An Air Force AI Controlled A U-2 Spy Plane For The First Time

The United States military is investigating all sorts of uses of artificial intelligence, including controlling aircraft. On December 15, the United States Air Force allowed an artificial intelligence co-pilot to operate aboard a U-2 spy plane. The test was the first time in history that an AI flew aboard a military aircraft.

The algorithm was developed by the Air Combat Command U-2 Federal Laboratory and was trained to perform a specific in-flight task typically carried out by the pilot. The AI copilot is callsign ARTUµ, a nod to everyone's favorite robot from Star Wars. The test flight was a reconnaissance mission during a simulated missile strike aimed at Beale Air Force Base. The task given to ARTUµ during the test flight was to search for enemy missile launchers while the pilot searched for aircraft.

The pilot and the AI both shared the U-2's radar. ARTUµ was in complete control of his part of the mission making final calls on devoting radar to searching for missile launchers or protecting the aircraft. ARTUµ didn't have access to any other aspects of the aircraft or the aircraft systems.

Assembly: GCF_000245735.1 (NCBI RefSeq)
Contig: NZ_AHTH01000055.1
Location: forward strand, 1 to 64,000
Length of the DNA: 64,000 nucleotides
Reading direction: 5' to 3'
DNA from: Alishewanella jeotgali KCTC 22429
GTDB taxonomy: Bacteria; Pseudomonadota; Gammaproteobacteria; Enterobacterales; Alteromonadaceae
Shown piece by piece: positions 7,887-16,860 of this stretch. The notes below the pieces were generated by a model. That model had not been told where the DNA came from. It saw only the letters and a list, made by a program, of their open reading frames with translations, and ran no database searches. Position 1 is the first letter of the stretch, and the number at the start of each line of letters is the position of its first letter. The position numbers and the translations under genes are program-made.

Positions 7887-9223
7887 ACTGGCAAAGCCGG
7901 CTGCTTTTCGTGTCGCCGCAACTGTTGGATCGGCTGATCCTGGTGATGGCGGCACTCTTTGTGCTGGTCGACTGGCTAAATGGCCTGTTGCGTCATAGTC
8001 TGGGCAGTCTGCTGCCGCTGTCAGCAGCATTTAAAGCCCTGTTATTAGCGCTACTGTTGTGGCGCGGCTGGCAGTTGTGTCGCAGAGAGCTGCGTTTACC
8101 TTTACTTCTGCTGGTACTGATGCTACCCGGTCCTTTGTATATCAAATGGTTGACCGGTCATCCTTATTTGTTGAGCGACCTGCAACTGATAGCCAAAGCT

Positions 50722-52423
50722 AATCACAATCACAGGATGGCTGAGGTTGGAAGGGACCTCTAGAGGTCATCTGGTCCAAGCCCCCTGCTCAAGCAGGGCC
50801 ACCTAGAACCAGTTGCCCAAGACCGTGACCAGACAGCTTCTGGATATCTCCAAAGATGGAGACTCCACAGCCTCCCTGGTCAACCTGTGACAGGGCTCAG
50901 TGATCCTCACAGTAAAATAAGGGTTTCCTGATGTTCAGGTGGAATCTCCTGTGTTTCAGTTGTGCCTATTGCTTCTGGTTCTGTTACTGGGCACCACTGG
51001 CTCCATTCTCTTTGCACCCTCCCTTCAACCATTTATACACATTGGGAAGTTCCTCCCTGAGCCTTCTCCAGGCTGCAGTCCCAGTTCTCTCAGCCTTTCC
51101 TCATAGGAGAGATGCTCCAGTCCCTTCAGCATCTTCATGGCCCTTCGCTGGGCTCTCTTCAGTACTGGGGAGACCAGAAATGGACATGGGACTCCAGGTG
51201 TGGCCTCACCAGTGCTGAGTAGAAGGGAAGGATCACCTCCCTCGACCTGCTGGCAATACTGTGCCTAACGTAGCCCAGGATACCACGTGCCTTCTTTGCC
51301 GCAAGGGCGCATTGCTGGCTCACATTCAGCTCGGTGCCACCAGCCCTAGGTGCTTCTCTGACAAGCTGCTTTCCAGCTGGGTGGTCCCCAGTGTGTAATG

The AI was designed to allow operators to choose what it won't do to accept an operational risk. To ensure the AI was safe to operate aboard the aircraft, designers operated ARTUµ in a FedLab cloud to prove it would run the same way aboard the aircraft with no long safety or interference checks required.

ARTUµ essentially represents the first generation of AI aboard military aircraft. The Air Force also notes that it's also working on algorithmic stealth and countermeasures to defeat AI as other nations are certainly working to develop their own AI for aircraft. It's unclear what the next steps for the Air Force's AI will be.